SAN FRANCISCO, USA: Global solar photovoltaic demand grew 196 percent to reach 10.6 GW in the first 9 months of 2010 putting the PV industry on course for a record year, according to a report issued this week by Solarbuzz, an international solar energy market research and consulting company.
In the latest edition of Solarbuzz Quarterly, 2010 market size has been increased to 16.3 GW from the previous 15.2 GW forecast. Soaring PV markets around the world have led to global demand more than doubling, with European markets taking a 78 percent share.Source: Solarbuzz, USA.
Third and fourth quarter 2010
Third quarter 2010 demand was 4 GW, down marginally from 4.1 GW from the prior quarter due to slower market uptake in Germany after mid-year reductions in incentive tariffs. However, fourth quarter 2010 demand is projected to increase by 43 percent to an all time quarterly high of 5.7 GW. On the supply side, Chinese manufacturers accounted for 66 percent of Q3'10 global cell production, up from 50 percent one year earlier, as they continue to grow market share.
JA Solar had the highest cell shipments in third quarter, while eight out of the top 12 were Chinese or Taiwanese manufacturers. The fastest growing large cell manufacturer was Taiwan's Motech Industries, followed by Trina Solar and JA Solar in equal second place.
Looking into 2011
Aggregate PV manufacturers' solar shipment* growth is projected at 46 percent in 2011. This is in contrast to a slowing global market growth rate, which is forecast to be 25 percent in 2011, following incentive tariff cuts in the dominant German market and policy adjustments in the Czech Republic and France, in particular.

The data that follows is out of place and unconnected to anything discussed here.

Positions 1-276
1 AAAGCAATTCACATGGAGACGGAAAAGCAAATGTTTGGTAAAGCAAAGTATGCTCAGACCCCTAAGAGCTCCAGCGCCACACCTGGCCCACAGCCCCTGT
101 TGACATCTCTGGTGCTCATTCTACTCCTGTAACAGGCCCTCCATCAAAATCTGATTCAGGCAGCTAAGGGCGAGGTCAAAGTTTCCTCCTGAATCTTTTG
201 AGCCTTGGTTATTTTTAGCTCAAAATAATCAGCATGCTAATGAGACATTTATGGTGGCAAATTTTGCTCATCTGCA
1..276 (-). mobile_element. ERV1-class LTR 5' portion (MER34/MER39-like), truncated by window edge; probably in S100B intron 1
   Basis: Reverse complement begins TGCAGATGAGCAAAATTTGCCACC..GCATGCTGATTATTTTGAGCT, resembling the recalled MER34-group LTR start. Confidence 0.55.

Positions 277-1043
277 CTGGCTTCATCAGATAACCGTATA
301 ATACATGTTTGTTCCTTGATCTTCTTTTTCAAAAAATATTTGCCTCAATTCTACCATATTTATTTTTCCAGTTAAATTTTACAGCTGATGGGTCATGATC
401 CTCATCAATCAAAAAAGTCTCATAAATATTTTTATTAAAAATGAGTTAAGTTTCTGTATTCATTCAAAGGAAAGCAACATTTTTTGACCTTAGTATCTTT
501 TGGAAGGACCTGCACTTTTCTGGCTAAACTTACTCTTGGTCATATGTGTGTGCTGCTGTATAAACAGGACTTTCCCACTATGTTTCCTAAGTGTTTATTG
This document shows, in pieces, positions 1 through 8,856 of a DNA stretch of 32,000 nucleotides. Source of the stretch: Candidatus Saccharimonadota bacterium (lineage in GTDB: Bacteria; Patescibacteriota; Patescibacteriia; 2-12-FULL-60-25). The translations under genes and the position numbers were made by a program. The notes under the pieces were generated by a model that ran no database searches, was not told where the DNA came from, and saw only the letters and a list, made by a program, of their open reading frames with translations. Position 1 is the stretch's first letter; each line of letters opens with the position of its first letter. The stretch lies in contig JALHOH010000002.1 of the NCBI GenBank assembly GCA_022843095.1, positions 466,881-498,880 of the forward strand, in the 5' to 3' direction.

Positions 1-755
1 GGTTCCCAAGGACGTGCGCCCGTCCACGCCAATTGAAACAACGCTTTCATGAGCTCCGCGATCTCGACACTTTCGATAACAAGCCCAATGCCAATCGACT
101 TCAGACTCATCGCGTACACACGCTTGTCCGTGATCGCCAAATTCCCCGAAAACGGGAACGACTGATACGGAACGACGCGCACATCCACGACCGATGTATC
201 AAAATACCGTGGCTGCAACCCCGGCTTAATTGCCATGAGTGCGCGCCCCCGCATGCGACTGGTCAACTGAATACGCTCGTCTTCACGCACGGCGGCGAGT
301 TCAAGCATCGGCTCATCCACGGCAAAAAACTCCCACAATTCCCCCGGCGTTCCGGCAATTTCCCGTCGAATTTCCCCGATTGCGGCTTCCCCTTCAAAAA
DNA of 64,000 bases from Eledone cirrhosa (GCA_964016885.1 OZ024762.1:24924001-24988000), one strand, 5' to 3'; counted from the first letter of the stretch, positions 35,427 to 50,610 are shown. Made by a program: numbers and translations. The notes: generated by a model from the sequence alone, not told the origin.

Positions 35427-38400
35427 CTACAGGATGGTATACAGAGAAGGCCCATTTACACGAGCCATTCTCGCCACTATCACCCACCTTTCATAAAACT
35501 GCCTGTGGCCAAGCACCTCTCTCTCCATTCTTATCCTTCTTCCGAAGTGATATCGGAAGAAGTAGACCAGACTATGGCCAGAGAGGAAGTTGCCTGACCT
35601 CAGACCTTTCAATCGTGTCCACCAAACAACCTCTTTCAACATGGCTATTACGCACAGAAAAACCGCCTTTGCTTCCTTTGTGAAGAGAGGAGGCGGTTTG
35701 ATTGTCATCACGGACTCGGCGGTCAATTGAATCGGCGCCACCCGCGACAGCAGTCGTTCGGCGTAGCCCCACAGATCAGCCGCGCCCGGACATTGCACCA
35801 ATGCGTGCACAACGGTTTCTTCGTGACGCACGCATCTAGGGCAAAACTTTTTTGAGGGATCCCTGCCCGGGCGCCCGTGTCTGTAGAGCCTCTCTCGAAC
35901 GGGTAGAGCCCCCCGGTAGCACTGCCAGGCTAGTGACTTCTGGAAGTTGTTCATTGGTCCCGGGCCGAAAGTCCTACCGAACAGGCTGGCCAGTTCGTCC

Instead, 2011 market expansion will be driven by Italy, United States, China, Canada, India and smaller markets in Europe and Asia.
As a result of excess production, factory gate module prices are projected to drop by more than 15 percent over the year to fourth quarter 2011, led down by low cost Asian producers.
"Wholesalers in Germany will defer purchases in the early months of 2011 until they start to see improving price offers from module suppliers," said Craig Stevens, President of Solarbuzz. "However, more competitive pricing will emerge during second quarter that will be sufficient to re-stimulate that market during the second half of the year."
Weak first quarter 2011 demand in Germany will be the primary cause of module inventory build of over 3 GW in the PV chain. However, some leading manufacturers integrated into the downstream have established better positions by building up project pipelines in other European countries, the US and Asia.
Many other manufacturers are dependent on upfront payments and penalty clauses to ensure wholesalers and project developers follow through on framework supply contracts as prices fall.Source: Solarbuzz, USA.